Corsage and CrownMost people attend a prom or two, but I’ve attended lots of proms. Like most teenage girls, as a high school junior, I was excited about the prospect of my first prom. Truthfully, it wasn’t much fun, since the boy I had a crush on didn’t ask me.

My senior prom was monumentally worse. By then, I was a patient at Toledo State Mental Hospital following an almost fatal suicide attempt. After spending a couple months in a private psychiatric ward, my insurance ran out. I was committed to the decaying institution that then housed thousands of mentally ill individuals. Before Mental Health reform, that horrible place was reminiscent of the one depicted in the classic film, One Flew Over the Cuckoo’s Nest.

Battling depression and an eating disorder, I looked more like a 17-year-old Holocaust victim than a carefree teenager. The psychiatrist granted me a weekend pass hoping that attending prom would lift my spirits. My date was a classmate who suffered from epilepsy. He must have empathized with my situation, and proudly escorted me to the prom ignoring the stares from a few overly-curious students.

Fast forward three decades to May 2002, when my life looked nothing like that struggling teen. Faith, education, and the support of a few encouraging mentors had positively changed my circumstances. I was also engaged to a wonderful man who was a school administrator, whose job necessitated that we chaperone prom. Never having had an opportunity to go to prom together, Larry and I decided to don a tuxedo and gown and make it our night, too. Larry and me

Since then, my husband and I have attended quite a few proms. The impressive decorations, twinkling lights, and colorful dresses, still take my breath away. But the prom I remember most vividly is the one when a precious senior who was dying of bone cancer was elected prom king. It was the last year that my spouse served as a middle/high school principal at a rural school in northwestern Ohio.

We had all come to love this quiet dark-haired youth whose given name was Anthony-Dillon. Better known as A.J., he had waged a long and valiant battle against Osteosarcoma. For nine months, he was spot-free, but then the disease turned deadly. Despite his illness, A.J. was compassionate and wise beyond his years.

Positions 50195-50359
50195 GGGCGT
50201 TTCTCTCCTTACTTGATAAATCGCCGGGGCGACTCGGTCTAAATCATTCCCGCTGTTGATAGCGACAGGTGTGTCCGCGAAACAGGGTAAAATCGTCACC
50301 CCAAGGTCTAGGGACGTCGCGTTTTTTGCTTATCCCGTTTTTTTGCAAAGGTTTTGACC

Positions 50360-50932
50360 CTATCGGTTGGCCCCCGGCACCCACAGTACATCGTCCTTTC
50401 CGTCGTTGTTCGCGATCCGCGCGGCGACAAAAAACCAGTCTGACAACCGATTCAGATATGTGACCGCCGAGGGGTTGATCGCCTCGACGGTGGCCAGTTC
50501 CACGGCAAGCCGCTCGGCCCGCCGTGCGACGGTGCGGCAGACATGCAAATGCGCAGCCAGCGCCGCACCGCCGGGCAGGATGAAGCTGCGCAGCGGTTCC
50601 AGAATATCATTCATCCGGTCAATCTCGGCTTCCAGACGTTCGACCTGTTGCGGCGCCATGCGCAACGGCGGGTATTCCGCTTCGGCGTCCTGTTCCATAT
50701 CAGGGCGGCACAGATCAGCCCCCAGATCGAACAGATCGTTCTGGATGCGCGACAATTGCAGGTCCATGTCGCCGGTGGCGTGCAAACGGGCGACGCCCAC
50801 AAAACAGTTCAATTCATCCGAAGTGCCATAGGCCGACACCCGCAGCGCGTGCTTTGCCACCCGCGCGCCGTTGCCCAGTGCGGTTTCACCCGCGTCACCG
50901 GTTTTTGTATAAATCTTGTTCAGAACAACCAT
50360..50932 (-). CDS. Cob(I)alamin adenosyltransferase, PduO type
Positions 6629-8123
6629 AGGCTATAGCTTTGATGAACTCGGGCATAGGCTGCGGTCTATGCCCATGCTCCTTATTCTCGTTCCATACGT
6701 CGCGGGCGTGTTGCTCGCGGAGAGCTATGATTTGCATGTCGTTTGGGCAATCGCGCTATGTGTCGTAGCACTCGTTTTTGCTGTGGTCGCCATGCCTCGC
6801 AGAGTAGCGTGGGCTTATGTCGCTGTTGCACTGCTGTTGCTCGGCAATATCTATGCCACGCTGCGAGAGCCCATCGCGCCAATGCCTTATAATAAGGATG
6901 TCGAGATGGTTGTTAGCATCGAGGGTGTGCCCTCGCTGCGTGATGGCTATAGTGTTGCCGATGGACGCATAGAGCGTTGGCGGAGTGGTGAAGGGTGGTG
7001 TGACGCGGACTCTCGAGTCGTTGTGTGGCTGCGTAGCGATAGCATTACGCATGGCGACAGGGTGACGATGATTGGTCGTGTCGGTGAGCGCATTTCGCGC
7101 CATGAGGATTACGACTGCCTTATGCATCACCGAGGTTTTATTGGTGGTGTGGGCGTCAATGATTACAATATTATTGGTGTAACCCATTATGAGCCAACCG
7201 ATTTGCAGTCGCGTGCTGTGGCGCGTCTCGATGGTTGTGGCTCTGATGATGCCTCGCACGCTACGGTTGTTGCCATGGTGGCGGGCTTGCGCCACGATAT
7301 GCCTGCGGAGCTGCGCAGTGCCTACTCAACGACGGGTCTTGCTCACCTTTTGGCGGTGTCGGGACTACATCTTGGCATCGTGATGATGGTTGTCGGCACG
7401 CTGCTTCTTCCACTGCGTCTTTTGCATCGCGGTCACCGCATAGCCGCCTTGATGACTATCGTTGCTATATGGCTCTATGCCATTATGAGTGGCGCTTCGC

Somehow in a tight-knit community where folks have known each other forever, tragedy is worse, because everyone is affected. Prom wouldn’t have been prom without A.J. being there, and he knew it. Even though, it had been months since the senior had been able to attend school, he mustered all his strength and accompanied by his dedicated fiancée`, he showed up looking handsome in a white tuxedo.

As the disc jockey played pulsating music, the students danced energetically, while silently grieving the inevitable loss of the fun-loving youth who had always been part of them. When his classmates voted for their prom king, I shouldn’t have been surprised  when A.J.’s name was announced.

There was a moment when the reality of the high school student’s dismal prognosis hit me full force. It happened when a pretty senior asked if she could take a picture with him, and they  posed humorously cheek to cheek with toothy grins. What A.J. didn’t see, was that when the blonde turned away, her expression crumbled into a painful grimace. She had taken the photo as a memory of the boy she had probably known since kindergarten, realizing he would soon be gone. Like a trained actress, before she turned to face A.J. again, the golden-haired girl mustered her courage and smiled brightly. Her affection for her terminally-ill classmate wasn’t romantic love driven by adolescent hormones. Rather it was the kind of caring that country kids take for granted growing up in a close circle of friendship.

When my husband and I visited him for the last time, A.J. sensed that my heart was breaking. He smiled his dazzling smile, and said, “I’ll be okay.” Then the 18-year-old lifted his T-shirt sleeve and displayed a large tattoo of a compassionate Jesus. A visual reminder of the Bible’s promise, “I am the Resurrection and the life. He who believes in me will live, even though he dies.”